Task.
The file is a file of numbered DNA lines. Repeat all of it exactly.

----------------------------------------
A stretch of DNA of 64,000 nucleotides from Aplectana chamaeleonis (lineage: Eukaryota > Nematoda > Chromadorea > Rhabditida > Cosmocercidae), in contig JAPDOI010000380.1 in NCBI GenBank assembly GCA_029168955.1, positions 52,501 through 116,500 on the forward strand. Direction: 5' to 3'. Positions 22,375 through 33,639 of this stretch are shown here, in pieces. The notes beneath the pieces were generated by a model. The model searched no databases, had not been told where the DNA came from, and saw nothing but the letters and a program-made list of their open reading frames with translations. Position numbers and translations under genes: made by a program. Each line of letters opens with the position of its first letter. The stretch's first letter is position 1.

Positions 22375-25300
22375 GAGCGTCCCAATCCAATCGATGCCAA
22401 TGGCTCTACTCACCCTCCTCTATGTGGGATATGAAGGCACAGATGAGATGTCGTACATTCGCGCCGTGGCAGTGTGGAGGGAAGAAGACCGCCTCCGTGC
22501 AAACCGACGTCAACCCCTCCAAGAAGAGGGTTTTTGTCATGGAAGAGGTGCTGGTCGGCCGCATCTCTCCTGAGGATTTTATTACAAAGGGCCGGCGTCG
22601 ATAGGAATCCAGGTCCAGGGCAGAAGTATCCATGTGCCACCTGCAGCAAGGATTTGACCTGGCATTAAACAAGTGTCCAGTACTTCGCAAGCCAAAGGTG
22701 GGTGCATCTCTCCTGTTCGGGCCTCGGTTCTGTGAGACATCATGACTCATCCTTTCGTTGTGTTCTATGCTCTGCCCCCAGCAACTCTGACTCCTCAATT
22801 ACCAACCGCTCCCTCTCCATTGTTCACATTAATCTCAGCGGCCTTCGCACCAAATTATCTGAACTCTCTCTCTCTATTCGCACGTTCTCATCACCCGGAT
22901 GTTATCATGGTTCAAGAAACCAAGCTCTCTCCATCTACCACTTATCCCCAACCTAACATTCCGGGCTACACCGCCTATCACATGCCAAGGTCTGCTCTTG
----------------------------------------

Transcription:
A stretch of DNA of 64,000 nucleotides from Aplectana chamaeleonis (lineage: Eukaryota > Nematoda > Chromadorea > Rhabditida > Cosmocercidae), in contig JAPDOI010000380.1 in NCBI GenBank assembly GCA_029168955.1, positions 52,501 through 116,500 on the forward strand. Direction: 5' to 3'. Positions 22,375 through 33,639 of this stretch are shown here, in pieces. The notes beneath the pieces were generated by a model. The model searched no databases, had not been told where the DNA came from, and saw nothing but the letters and a program-made list of their open reading frames with translations. Position numbers and translations under genes: made by a program. Each line of letters opens with the position of its first letter. The stretch's first letter is position 1.

Positions 22375-25300
22375 GAGCGTCCCAATCCAATCGATGCCAA
22401 TGGCTCTACTCACCCTCCTCTATGTGGGATATGAAGGCACAGATGAGATGTCGTACATTCGCGCCGTGGCAGTGTGGAGGGAAGAAGACCGCCTCCGTGC
22501 AAACCGACGTCAACCCCTCCAAGAAGAGGGTTTTTGTCATGGAAGAGGTGCTGGTCGGCCGCATCTCTCCTGAGGATTTTATTACAAAGGGCCGGCGTCG
22601 ATAGGAATCCAGGTCCAGGGCAGAAGTATCCATGTGCCACCTGCAGCAAGGATTTGACCTGGCATTAAACAAGTGTCCAGTACTTCGCAAGCCAAAGGTG
22701 GGTGCATCTCTCCTGTTCGGGCCTCGGTTCTGTGAGACATCATGACTCATCCTTTCGTTGTGTTCTATGCTCTGCCCCCAGCAACTCTGACTCCTCAATT
22801 ACCAACCGCTCCCTCTCCATTGTTCACATTAATCTCAGCGGCCTTCGCACCAAATTATCTGAACTCTCTCTCTCTATTCGCACGTTCTCATCACCCGGAT
22901 GTTATCATGGTTCAAGAAACCAAGCTCTCTCCATCTACCACTTATCCCCAACCTAACATTCCGGGCTACACCGCCTATCACATGCCAAGGTCTGCTCTTG